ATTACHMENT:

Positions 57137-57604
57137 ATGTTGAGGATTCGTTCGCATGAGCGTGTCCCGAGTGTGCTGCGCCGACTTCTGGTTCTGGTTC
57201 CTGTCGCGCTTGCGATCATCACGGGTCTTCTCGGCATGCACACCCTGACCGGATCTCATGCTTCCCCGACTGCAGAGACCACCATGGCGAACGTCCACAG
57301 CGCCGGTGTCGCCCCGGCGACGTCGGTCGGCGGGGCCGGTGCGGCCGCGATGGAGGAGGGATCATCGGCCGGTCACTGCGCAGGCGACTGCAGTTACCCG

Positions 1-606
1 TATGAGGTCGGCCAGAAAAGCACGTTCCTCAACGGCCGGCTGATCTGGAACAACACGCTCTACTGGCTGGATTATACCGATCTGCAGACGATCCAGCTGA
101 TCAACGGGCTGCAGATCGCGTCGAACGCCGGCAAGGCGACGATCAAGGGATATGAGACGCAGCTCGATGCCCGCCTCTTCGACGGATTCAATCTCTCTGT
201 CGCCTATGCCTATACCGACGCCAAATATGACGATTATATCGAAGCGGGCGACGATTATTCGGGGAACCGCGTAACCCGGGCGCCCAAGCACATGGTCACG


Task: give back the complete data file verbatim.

Positions 57137-57604
57137 ATGTTGAGGATTCGTTCGCATGAGCGTGTCCCGAGTGTGCTGCGCCGACTTCTGGTTCTGGTTC
57201 CTGTCGCGCTTGCGATCATCACGGGTCTTCTCGGCATGCACACCCTGACCGGATCTCATGCTTCCCCGACTGCAGAGACCACCATGGCGAACGTCCACAG
57301 CGCCGGTGTCGCCCCGGCGACGTCGGTCGGCGGGGCCGGTGCGGCCGCGATGGAGGAGGGATCATCGGCCGGTCACTGCGCAGGCGACTGCAGTTACCCG

Positions 1-606
1 TATGAGGTCGGCCAGAAAAGCACGTTCCTCAACGGCCGGCTGATCTGGAACAACACGCTCTACTGGCTGGATTATACCGATCTGCAGACGATCCAGCTGA
101 TCAACGGGCTGCAGATCGCGTCGAACGCCGGCAAGGCGACGATCAAGGGATATGAGACGCAGCTCGATGCCCGCCTCTTCGACGGATTCAATCTCTCTGT
201 CGCCTATGCCTATACCGACGCCAAATATGACGATTATATCGAAGCGGGCGACGATTATTCGGGGAACCGCGTAACCCGGGCGCCCAAGCACATGGTCACG